As It Happens·Q&A

How the small nation of Bhutan vaccinated 93% of its adults in just 2 weeks

Bhutanese Health Minister Dasho Dechen Wangmo credited the success of her country's vaccination program to the king's leadership, a strong health-care system and a population that learned the hard way that vaccines save lives. 

Health minister credits success to health workers, the king, and a population that’s learned to trust vaccines

A health worker gives a dose of a COVID-19 vaccine to a Buddhist monk sitting in front of a portrait of Bhutan's King Jigme Khesar Namgyel Wangchuck during the first day of vaccination in Bhutan on March 27. (Upasana Dahal/AFP/Getty Images)

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While many countries, including Canada, are struggling with their COVID-19 vaccine rollouts, one small Himalayan nation is knocking it out of the park. 

The Kingdom of Bhutan, a country wedged between India and China, has a population of about 800,000 people, many of whom live in remote, hard-to-reach villages.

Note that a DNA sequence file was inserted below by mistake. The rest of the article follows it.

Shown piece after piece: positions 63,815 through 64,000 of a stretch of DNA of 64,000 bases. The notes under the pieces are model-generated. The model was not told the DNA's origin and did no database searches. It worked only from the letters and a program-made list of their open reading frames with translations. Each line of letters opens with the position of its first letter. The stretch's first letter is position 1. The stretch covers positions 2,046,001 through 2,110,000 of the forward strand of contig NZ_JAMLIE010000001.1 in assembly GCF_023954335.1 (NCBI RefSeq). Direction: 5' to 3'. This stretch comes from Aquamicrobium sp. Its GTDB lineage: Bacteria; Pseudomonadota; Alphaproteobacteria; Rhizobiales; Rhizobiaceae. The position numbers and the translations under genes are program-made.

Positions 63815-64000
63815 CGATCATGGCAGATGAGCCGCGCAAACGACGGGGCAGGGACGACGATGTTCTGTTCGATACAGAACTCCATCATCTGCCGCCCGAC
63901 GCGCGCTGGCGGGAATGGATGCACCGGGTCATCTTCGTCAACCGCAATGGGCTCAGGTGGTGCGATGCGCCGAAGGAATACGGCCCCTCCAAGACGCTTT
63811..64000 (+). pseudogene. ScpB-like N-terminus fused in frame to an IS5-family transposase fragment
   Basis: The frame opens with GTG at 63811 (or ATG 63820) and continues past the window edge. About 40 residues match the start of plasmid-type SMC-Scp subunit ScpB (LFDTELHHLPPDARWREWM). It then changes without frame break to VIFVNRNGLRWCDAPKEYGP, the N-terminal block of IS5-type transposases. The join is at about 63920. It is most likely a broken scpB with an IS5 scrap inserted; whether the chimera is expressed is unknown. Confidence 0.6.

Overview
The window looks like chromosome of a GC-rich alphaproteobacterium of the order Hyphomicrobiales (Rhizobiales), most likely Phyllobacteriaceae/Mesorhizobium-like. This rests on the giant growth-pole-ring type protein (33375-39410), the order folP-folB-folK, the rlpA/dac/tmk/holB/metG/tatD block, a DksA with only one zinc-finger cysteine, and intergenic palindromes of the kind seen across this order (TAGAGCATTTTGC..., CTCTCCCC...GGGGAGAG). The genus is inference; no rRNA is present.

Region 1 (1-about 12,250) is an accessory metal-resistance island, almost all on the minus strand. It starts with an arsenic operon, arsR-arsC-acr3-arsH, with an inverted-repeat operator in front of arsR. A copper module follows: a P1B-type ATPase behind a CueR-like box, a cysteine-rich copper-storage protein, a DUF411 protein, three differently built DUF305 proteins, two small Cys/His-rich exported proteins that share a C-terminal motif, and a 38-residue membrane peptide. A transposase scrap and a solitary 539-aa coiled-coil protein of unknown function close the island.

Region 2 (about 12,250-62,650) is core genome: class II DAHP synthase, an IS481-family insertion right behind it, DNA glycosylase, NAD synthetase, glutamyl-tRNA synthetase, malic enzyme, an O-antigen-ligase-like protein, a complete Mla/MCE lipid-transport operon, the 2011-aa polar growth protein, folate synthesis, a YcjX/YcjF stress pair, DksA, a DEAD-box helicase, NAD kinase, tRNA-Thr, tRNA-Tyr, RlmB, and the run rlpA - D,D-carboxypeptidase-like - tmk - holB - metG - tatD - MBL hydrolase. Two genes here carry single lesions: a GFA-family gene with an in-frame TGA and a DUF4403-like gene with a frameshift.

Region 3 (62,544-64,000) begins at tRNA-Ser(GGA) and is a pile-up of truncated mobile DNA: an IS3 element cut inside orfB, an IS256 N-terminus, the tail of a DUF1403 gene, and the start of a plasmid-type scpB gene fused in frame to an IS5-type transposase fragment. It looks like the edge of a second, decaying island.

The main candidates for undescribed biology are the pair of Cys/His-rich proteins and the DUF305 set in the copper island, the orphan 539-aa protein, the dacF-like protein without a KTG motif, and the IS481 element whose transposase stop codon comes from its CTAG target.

Despite those geographical challenges, 93 per cent of adults in Bhutan have received their first dose of Covishield, the Indian brand name for the AstraZeneca vaccine. 

Health Minister Dasho Dechen Wangmo credited the success of the vaccination program to the leadership of King Jigme Khesar Namgyel Wangchuck, a strong health-care system and a population that learned the hard way that vaccines save lives. 

Here is part of her conversation with As It Happens host Carol Off. 

What's the secret to your success? 

I think personally, it's the leadership of his majesty the king, the solidarity of the public and, you know, the dedication of the health workers. 

You mentioned the king, but also your prime minister [Lotay Tshering] is a qualified doctor and very determined to see this vaccination program accomplished. Is that right? 

Absolutely. And I think I often joke [about] this, but we have a very technocrat government highly focused on health, and a government with the biggest mandate for health. The very reason why the government was elected was the health agenda. 

Bhutanese people wearing face masks as precaution against coronavirus walk through a street in Thimpu on Monday. (The Associated Press)

You didn't didn't have a large population to reach, but a difficult one in many respects. Can you just tell us what were the challenges of this campaign?

In terms of the reach, it's very diverse. We have many remote, inaccessible communities and also very hard-to-reach communities. So those were, of course, physical challenges.